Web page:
Domingo: Philippine regulator has ‘no conflict of interests’


Speaking at an ICE VOX event in London, Andrea Domingo, CEO of the Philippines’ regulator PAGCOR, gives a staunch defence of the country’s gambling policy – and its controversial status as both operator and regulator.

The Philippines regulator is often criticised for a conflict of interest: simultaneously running its own land-based casinos, while regulating the operations of its competitors.
In a rare public appearance from Andrea Domingo, chair and CEO of the operator-cum-regulator, PAGCOR, updated delegates to ICE VOX on the regulator’s recent achievements, while offering a lengthy defense of the somewhat controversial status quo.
PAGCOR is today the third largest revenue generating body in the Philippines, she explained. Since its beginnings in 2016 has overseen a more than doubling in annual revenue – partly its own gaming yield and partly the fees of its licensees.
It currently operates 44 casinos, typically far smaller than the handful of multi-billion dollar Integrated Resorts it regulates. It also monitors more than 800 private egaming and ebingo parlours across the archipelago – as well as 57 POGO licensees that operate offshore online gaming.
“People ask me if there is a conflict of interest between being a regulator and an operator,” Domingo explained. “I say: no. Being a government corporation we are regulated by the ordinary laws of procurement.”
Often accused of enjoying undue advantage thanks to unbridled access to state funds, Domingo assures that the purse strings are controlled far more tightly than in the private sector.
“We have our commision and udit, who can arbitrarily tell you you’re not allowed to spend that, and if you already spent it you’re issued a notice of allowance and you have to pay it back. So you have to be very careful what you do with government funds.”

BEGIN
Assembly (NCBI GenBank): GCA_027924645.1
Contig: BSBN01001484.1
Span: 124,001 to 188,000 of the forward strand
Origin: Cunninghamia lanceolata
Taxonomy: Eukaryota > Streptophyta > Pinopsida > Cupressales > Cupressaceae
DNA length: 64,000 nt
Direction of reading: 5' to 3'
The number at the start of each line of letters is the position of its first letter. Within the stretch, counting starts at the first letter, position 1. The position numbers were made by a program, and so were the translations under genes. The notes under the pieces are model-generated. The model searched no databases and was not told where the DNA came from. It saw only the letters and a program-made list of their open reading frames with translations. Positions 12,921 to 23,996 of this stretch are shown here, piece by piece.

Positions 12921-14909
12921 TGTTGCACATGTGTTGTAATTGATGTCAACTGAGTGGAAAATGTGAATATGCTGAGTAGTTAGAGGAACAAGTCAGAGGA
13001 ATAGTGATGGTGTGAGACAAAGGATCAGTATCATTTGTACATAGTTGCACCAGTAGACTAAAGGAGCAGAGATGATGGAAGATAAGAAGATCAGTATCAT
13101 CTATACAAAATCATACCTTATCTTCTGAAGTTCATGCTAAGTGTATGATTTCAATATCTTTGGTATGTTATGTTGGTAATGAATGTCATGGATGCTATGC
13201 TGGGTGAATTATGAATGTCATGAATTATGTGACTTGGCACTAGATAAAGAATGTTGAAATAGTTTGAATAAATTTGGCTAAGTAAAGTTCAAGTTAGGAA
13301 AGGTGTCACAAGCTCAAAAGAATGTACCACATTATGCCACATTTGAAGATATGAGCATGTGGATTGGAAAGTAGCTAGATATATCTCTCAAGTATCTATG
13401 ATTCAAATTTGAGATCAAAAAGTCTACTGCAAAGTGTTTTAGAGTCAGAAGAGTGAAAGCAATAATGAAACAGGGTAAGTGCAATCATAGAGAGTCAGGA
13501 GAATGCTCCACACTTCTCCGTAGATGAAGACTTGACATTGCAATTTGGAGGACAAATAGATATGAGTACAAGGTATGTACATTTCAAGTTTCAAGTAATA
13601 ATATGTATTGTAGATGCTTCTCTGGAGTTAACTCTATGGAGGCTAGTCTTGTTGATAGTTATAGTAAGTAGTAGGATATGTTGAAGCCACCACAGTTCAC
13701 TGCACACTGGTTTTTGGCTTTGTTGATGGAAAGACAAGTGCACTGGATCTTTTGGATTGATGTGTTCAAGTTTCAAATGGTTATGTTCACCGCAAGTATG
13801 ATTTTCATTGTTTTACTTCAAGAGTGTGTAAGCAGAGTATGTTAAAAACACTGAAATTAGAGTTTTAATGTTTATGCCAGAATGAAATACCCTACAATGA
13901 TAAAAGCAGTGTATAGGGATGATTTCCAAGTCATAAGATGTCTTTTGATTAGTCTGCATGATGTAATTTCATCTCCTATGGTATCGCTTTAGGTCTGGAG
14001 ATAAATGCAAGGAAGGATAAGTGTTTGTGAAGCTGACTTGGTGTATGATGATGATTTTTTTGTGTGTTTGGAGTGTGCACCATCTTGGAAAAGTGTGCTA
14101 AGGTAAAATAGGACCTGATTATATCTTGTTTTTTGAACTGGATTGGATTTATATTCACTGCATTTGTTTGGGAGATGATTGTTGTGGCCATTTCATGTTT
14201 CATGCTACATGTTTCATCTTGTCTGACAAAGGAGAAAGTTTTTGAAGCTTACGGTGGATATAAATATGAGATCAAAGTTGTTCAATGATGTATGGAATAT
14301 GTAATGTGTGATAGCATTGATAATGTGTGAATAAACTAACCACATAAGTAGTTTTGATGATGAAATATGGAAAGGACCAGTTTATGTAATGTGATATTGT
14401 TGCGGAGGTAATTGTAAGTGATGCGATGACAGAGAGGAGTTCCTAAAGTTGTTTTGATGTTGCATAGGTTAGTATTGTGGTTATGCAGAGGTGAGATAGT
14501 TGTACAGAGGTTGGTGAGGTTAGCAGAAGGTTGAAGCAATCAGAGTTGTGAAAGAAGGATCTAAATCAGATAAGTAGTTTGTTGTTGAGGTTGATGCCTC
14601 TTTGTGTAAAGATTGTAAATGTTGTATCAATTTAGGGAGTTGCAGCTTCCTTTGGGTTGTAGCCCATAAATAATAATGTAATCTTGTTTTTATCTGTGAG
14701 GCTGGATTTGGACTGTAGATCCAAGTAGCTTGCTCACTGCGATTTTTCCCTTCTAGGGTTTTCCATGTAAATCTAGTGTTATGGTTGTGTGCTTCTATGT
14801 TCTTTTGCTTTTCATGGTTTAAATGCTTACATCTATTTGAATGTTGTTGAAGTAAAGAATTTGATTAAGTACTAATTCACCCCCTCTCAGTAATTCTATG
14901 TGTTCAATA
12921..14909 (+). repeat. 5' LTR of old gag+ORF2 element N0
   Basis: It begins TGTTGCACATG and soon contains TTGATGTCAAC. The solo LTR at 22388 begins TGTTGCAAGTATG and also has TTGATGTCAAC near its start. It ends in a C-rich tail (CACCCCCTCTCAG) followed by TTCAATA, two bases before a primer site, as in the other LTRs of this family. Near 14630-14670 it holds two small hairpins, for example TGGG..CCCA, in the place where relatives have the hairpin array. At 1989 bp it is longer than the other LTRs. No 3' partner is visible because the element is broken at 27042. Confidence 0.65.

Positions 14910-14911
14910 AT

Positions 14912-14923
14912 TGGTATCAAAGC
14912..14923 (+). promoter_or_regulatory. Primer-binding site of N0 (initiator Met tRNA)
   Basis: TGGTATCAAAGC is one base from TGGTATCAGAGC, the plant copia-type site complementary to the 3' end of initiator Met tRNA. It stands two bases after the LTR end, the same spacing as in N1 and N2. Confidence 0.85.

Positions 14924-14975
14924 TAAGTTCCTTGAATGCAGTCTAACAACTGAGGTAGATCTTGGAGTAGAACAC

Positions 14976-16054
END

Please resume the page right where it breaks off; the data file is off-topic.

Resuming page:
In any case, Domingo argues that its licensees are not direct competitors, because the market is split more naturally between those players that PAGCOR serves – the local, more casual market – and those that gamble in the private resorts.
“Because of the mentality of the Filipino mass market. we have repeat players who feel comfort- able. We’re small enough, we have rapport between the dealers, operators and the people who frequent our premises,” she explained.
“One of the big IRs told us they’d like to buy up all our casinos, close them down and get our clientele. I said: if you do that you’ll just lose money, because you won’t get our clientele. That’s our niche and it can only be filled by PAGCOR.”
Indeed rather than a conflict of interests, Domingo sees significant advantage at working across both sides of the house.
“I think it’s better to know how to manage a casino and then go on to regulating it,” she explained. “if you know how it works and what kinds of activities and decisions are made, you know the critical areas you have to watch.
The big IRs are “so huge”, she added, that “if you make everything an issue, you’ll never get a day’s work done. But if you know where to watch and what to measure you’re more effective and on a daily basis you’re able to assess how well you’re doing.”
Domingo also defended the Philippines’ admittedly unusual open approach to gambling policy for a Catholic country.
“The very big danger of not legalising gambling is that the illegal gambling lords become very powerful, and they can select who sits in the local government elective offices. And if that happens then you have no control. It’s like a having a narco-political system, only here it is an illegal gambling-political system.
“So I think our past administration have been right to see how dangerous illegal gambling can be. So it was a very good decision, even though we are Catholic.”
Domingo disclosed that three pillars of PAGCOR’s mandate from president Rodrigo Duterte does put some limits on gaming growth to disincentivize the mass market.
“Firstly, there should be absolute fair play: never run away from a bet. Second, there should be a level playing field so that all licences have the same provisions.
“And third: it must always follow the rule of law, and our acts and decisions must always serve the public interest of the Philippines.
“For this reason we do not encourage mass market. We are anti-proliferation where it serves the lowest level of the economic ladder in our country.
“So we have determined that in 11 places, huge cities and municipalities, ebingo stations have reached a saturation level, and we are no longer issuing licences in these places – mostly metropolitan Manilla.
“For egames there’s still room,” she added. “But we are counting.”

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